Bernier opposed the bill in committee, but a different version was brought up on the Senate floor. That includes dropping language that sought to require clerks to audit 10 percent of the ballots that come from any assisted living facility to make sure the residents intended to cast the votes.

The Senate also signed off on SB 209, which would place new restrictions on the use of drop boxes. The bill, which cleared by voice vote, would restrict most communities to one dropbox that must be on the same premises as the municipal clerk’s office. Communities with populations of 70,000 or more would be able to use up to three more drop boxes on city property other than a public park. Those boxes would have to be under continuous video surveillance. Also, all drop boxes would also have to meet standards such as being tamper-resistant and have a slot large enough only to insert a return envelope.

Darling said current law doesn’t clearly allow drop boxes, and the bill is meant to put them into statute.

But Sen. Janis Ringhand, D-Evansville, raised concerns that requiring the drop boxes to be on the same municipal property as the clerk’s office would be problematic for small communities where clerks work out of their homes. Dems tried unsuccessfully to amend the bill to allow the drop boxes to be at police stations or firehouses.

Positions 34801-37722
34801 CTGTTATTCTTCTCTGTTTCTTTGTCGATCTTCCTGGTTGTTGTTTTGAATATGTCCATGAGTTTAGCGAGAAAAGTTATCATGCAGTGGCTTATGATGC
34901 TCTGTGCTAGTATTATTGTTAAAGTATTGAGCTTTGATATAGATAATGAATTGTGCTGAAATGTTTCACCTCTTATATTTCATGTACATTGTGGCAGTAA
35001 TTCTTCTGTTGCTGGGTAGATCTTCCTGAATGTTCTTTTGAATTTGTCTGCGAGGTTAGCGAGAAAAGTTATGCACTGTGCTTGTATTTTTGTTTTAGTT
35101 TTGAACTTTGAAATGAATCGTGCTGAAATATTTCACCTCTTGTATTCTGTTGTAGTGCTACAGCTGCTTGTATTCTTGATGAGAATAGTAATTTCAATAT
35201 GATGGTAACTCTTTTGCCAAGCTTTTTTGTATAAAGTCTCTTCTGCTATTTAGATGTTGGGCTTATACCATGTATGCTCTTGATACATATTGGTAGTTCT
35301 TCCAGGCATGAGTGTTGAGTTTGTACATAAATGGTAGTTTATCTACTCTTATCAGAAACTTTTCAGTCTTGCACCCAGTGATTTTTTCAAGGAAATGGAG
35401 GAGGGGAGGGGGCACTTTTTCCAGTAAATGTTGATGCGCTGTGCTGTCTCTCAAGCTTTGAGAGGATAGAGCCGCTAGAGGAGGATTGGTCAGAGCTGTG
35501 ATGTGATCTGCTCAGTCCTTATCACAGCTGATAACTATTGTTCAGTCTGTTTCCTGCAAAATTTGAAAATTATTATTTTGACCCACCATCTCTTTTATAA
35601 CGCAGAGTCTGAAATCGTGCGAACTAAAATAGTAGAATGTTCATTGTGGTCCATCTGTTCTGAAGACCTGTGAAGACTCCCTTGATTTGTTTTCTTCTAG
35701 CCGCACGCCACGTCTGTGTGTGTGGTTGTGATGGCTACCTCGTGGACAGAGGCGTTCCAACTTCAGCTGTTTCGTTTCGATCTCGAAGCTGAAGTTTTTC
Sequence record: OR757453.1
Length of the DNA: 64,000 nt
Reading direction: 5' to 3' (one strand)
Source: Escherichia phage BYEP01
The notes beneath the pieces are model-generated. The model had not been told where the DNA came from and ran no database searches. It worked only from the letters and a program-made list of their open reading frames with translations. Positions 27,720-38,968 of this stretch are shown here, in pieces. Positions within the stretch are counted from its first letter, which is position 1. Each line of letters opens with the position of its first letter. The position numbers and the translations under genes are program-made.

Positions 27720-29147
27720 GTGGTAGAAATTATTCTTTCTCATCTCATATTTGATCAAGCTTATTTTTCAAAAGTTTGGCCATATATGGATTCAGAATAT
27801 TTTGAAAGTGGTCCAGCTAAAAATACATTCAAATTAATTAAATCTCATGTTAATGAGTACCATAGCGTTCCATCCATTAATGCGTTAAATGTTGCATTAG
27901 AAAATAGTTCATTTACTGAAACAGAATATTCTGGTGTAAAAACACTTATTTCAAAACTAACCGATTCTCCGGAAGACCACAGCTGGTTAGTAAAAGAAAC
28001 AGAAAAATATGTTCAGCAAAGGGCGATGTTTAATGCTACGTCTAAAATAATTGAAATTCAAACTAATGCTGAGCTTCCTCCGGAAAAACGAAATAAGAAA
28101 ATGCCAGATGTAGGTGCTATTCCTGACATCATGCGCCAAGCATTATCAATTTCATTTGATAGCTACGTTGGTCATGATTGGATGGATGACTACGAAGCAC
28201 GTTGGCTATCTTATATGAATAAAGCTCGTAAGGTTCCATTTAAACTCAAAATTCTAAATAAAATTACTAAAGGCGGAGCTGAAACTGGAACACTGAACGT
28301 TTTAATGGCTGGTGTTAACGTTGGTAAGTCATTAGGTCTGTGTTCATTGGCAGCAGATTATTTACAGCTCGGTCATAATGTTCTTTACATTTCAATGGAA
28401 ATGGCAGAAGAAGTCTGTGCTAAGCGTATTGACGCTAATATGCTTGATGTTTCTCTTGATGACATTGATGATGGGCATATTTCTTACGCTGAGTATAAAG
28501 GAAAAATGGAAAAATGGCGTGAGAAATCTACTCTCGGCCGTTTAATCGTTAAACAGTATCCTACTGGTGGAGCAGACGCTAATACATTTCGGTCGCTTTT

Bernier and Cowles both joined Dems again in voting against AB 173, which would ban the use of private funds to cover the costs of an election.

Republicans complained about the grants the state’s largest cities received from the Center for Tech and Civic Life, arguing it allowed those Dem communities to boost turnout in the November election.

A lawsuit that sought to prevent the communities from using the money was rejected by a federal judge last fall, though he raised concerns about the appearance of using private money for election costs.

Some 200 communities received grants from the CTCL, which was funded largely through donations from Facebook founder Mark Zuckerberg.